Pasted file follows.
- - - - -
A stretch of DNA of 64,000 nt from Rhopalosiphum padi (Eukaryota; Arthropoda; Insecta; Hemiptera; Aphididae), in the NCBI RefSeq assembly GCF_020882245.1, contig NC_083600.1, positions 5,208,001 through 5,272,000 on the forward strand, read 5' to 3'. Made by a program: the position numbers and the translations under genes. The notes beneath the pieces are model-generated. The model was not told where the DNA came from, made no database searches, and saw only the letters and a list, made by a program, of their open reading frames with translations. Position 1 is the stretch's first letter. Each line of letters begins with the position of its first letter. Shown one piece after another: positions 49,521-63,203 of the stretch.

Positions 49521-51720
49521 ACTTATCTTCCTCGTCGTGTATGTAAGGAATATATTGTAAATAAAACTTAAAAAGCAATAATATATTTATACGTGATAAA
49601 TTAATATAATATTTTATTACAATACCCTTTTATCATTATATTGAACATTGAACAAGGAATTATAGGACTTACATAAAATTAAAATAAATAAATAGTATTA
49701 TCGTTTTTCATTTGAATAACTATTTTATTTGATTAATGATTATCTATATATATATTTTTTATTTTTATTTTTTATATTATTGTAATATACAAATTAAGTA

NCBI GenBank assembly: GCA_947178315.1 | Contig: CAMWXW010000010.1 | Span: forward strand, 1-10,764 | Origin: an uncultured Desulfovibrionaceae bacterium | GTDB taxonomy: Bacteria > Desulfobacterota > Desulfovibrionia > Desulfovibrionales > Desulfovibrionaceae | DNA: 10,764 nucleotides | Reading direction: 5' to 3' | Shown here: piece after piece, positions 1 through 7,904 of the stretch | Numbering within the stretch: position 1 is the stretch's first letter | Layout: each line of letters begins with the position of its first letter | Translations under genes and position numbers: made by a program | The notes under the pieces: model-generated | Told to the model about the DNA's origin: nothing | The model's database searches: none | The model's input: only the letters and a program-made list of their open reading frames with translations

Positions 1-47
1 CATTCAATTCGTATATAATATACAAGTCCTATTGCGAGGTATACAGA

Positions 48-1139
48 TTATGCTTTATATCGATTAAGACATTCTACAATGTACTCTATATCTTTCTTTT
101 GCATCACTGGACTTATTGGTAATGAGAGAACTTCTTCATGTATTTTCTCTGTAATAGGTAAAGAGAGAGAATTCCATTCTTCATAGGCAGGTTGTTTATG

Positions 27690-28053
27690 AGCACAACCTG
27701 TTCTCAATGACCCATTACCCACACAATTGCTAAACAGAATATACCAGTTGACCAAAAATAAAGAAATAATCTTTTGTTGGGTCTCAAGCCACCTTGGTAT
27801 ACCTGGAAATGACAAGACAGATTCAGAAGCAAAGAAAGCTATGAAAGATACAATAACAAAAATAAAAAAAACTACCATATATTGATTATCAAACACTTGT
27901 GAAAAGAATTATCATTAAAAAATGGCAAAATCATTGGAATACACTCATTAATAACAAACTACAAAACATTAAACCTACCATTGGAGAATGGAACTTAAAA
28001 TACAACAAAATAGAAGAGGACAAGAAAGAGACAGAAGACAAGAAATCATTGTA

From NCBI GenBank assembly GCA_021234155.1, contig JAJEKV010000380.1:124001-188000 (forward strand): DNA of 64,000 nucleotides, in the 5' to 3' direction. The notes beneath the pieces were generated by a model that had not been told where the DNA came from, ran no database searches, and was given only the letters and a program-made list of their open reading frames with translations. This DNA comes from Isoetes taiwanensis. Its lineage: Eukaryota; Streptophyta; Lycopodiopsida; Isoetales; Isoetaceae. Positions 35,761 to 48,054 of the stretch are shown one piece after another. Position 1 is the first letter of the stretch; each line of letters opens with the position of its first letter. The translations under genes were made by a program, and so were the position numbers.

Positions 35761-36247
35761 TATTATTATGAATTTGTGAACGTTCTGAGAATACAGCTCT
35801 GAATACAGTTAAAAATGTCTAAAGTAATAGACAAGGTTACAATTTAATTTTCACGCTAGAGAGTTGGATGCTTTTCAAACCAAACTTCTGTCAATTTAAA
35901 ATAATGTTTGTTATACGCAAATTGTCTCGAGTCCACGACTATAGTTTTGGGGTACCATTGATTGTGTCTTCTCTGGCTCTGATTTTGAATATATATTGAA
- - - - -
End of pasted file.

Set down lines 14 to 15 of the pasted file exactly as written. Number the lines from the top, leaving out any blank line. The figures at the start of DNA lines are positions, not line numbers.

27701 TTCTCAATGACCCATTACCCACACAATTGCTAAACAGAATATACCAGTTGACCAAAAATAAAGAAATAATCTTTTGTTGGGTCTCAAGCCACCTTGGTAT
27801 ACCTGGAAATGACAAGACAGATTCAGAAGCAAAGAAAGCTATGAAAGATACAATAACAAAAATAAAAAAAACTACCATATATTGATTATCAAACACTTGT